Ken Fisher started writing his monthly column in 1984, the same year he gained international attention for his bestselling book Super Stocks, which popularized the price-to-sales ratio. In the over 30 years he has been writing for Forbes, Ken Fisher has proven to be an astute and capable market forecaster. Since Forbes started measuring returns in 1997, Ken Fisher's picks have outpaced the S&P 500 by 5.2% on average annually.

Fifteen Year History of the Forbes Report Card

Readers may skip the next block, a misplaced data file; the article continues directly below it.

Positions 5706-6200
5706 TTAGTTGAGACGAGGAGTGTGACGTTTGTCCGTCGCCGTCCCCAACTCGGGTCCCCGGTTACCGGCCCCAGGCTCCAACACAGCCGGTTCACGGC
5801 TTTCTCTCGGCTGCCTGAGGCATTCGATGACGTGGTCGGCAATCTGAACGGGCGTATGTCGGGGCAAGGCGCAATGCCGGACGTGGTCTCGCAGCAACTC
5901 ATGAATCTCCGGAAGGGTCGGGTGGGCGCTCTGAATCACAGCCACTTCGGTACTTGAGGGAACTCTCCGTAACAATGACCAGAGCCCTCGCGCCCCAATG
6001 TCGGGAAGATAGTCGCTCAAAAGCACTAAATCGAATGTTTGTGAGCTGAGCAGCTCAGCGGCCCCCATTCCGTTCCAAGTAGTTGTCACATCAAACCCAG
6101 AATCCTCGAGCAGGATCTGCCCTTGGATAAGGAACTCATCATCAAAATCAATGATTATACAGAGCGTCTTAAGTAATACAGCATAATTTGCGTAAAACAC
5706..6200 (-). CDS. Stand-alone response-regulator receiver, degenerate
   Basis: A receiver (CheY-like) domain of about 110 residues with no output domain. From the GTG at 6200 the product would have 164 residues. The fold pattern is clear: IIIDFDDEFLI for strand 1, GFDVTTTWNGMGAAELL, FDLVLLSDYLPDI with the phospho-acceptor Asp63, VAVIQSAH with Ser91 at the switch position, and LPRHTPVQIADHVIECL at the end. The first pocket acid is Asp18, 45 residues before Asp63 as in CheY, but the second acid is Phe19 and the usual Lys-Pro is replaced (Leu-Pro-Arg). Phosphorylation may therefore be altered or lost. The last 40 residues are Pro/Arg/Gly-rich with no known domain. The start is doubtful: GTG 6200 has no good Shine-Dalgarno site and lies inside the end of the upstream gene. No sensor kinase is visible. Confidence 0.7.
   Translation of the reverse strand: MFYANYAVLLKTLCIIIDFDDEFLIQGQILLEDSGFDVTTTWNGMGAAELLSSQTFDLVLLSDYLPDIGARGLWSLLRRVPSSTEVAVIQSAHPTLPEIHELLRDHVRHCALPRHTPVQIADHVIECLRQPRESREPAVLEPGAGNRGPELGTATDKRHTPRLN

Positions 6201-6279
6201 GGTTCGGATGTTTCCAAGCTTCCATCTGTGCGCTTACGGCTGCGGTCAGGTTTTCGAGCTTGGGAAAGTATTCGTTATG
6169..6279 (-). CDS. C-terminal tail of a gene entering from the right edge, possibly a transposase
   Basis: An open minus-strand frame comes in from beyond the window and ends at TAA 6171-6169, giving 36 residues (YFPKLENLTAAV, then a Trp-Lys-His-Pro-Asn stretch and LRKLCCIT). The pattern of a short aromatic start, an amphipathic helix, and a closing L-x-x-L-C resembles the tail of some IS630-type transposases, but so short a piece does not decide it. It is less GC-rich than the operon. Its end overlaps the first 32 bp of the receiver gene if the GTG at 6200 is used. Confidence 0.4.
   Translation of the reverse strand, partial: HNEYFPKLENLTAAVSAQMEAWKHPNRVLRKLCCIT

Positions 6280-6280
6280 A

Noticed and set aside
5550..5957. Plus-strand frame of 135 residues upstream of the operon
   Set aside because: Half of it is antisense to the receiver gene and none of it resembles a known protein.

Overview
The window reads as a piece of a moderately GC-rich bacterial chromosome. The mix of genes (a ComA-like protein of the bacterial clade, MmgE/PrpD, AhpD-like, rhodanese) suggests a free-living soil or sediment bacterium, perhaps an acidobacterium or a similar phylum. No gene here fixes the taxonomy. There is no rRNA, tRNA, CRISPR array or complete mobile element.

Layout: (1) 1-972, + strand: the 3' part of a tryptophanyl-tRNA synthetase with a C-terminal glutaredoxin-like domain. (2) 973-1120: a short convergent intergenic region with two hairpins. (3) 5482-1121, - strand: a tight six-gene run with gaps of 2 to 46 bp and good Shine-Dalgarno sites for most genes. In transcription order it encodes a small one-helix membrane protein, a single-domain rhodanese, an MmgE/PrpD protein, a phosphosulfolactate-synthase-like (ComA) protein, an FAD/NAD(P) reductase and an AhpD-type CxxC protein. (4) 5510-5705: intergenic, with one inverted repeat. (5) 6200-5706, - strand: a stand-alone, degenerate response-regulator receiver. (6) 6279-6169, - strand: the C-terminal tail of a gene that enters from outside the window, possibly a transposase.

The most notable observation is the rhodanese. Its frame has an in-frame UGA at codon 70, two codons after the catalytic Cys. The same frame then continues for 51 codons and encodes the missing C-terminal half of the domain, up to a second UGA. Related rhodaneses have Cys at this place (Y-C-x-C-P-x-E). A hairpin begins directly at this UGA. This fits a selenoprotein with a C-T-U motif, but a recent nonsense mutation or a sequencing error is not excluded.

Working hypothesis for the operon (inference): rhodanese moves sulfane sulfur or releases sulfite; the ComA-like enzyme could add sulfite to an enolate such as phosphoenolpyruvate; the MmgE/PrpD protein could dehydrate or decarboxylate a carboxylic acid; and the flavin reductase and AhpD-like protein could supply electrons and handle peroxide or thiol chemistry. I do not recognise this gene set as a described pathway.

1 Through 12/31/2010. Performance is hypothetical and reflects Forbes magazine's calculation of simulated trades based on Ken Fisher's Forbes picks in Forbes magazine versus the S&P 500 Index during the same period. The hypothetical performance is based on transactions not made and is not an indication of actual performance by Ken Fisher or Fisher Investments. Forbes' calculation methodology is based solely on calendar years and assumes readers buy $10,000 of each Ken Fisher stock pick published in Forbes and immediately subtracts a 1% hypothetical brokerage commission. That is compared to putting $10,000 into an S&P500 Index fund at the same date with no hypothetical commission and no other fees. Hypothetical performance does not include the impact of taxes or any other costs, if any. For example, in 2004 Ken Fisher recommended 51 stocks in Forbes throughout the year. If $10,000 had been put into each stock the total invested would have been $510,000, which would have appreciated by year end 2004 to $574,000, a 12.6% appreciation. The same amount of money invested in the S&P 500 Index at those various times without a hypothetical commission would have totaled $548,000 for a return of 7.6% at the end of 2004. Using this methodology Ken Fisher's Forbes stock picks tied the S&P 500 in 1998, lagged it in 1997, 2002 and 2008, beat it in 1996, 1999-2001 and 2003-2007, and 2009-2010. Overall, Ken Fisher's stock picks have outperformed its benchmark by 5.2% from 1996 through 2010. Past performance is no assurance of future returns. Investing in securities involves the risk of loss.

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